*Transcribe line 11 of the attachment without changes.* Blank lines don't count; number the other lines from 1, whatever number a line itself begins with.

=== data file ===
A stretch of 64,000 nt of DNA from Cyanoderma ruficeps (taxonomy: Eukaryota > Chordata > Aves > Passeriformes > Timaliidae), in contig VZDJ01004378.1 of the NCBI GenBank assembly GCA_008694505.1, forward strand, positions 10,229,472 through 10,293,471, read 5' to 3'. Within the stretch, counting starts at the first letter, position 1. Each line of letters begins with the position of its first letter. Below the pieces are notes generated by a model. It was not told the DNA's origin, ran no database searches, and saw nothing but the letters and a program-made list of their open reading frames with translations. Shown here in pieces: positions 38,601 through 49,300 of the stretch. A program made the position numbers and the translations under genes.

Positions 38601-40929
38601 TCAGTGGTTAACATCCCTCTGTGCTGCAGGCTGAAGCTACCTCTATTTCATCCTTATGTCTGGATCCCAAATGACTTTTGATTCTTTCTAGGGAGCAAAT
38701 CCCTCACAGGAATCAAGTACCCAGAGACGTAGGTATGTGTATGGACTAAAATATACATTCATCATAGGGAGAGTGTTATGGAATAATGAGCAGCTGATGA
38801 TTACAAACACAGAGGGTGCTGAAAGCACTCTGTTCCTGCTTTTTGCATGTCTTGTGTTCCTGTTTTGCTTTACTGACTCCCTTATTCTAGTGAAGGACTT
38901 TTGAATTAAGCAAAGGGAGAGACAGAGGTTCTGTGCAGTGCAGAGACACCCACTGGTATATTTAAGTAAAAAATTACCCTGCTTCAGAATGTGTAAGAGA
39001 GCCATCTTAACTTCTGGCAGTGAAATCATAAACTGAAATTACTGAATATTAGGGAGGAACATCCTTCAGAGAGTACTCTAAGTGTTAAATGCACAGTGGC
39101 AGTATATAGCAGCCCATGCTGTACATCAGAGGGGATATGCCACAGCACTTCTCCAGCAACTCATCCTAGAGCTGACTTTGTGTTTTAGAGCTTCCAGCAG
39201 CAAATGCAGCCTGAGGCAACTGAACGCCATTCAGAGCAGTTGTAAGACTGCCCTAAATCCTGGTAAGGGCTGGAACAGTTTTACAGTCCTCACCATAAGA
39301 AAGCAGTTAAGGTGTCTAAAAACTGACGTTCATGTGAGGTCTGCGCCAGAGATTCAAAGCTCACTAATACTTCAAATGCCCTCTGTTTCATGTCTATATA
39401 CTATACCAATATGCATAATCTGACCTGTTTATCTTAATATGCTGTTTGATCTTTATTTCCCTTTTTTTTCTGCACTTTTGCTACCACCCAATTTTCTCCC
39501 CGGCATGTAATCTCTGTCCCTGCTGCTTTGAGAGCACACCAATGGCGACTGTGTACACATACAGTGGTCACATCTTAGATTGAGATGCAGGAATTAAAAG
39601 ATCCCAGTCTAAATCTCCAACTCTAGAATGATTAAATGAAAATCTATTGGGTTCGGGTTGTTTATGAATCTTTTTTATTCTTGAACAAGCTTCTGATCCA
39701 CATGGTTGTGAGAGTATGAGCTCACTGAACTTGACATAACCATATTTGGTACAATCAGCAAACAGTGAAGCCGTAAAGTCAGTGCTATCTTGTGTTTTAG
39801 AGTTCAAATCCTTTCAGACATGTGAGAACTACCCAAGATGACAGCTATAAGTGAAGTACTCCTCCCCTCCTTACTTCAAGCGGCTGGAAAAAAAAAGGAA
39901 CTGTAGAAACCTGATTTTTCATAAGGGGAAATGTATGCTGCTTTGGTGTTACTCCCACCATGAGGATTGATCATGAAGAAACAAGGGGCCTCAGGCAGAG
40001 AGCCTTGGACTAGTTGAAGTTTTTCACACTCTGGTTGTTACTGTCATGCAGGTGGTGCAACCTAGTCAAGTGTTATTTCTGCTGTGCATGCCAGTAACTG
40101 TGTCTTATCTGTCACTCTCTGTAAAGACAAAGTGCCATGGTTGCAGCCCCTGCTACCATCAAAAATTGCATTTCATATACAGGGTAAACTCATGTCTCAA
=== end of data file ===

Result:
39401 CTATACCAATATGCATAATCTGACCTGTTTATCTTAATATGCTGTTTGATCTTTATTTCCCTTTTTTTTCTGCACTTTTGCTACCACCCAATTTTCTCCC